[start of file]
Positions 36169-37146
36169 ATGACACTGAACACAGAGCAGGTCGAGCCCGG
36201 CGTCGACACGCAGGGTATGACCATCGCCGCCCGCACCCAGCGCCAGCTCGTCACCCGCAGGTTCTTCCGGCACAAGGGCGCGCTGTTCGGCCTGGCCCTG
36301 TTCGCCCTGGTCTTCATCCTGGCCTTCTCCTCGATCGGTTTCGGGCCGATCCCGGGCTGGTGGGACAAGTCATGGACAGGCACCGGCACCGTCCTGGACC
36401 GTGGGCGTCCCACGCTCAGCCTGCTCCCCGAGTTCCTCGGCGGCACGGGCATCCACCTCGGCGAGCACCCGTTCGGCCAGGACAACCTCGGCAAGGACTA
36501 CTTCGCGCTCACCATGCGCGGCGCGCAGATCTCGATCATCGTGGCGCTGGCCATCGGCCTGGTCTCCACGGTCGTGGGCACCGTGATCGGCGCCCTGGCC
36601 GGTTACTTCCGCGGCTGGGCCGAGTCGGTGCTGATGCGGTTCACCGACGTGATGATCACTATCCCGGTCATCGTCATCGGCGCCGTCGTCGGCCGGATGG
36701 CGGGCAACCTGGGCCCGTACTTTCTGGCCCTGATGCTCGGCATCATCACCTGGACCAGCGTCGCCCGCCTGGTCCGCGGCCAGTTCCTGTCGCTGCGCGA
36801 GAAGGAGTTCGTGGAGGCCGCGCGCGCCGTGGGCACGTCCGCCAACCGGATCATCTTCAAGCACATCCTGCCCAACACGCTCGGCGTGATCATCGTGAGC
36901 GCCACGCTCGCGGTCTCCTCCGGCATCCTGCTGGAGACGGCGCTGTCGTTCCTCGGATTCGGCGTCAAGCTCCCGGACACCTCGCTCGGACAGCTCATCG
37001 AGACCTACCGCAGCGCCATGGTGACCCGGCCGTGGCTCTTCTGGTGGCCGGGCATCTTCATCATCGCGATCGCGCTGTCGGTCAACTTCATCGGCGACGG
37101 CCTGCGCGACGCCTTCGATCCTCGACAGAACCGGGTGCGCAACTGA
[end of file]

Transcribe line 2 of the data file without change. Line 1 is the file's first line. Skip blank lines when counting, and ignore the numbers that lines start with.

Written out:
36169 ATGACACTGAACACAGAGCAGGTCGAGCCCGG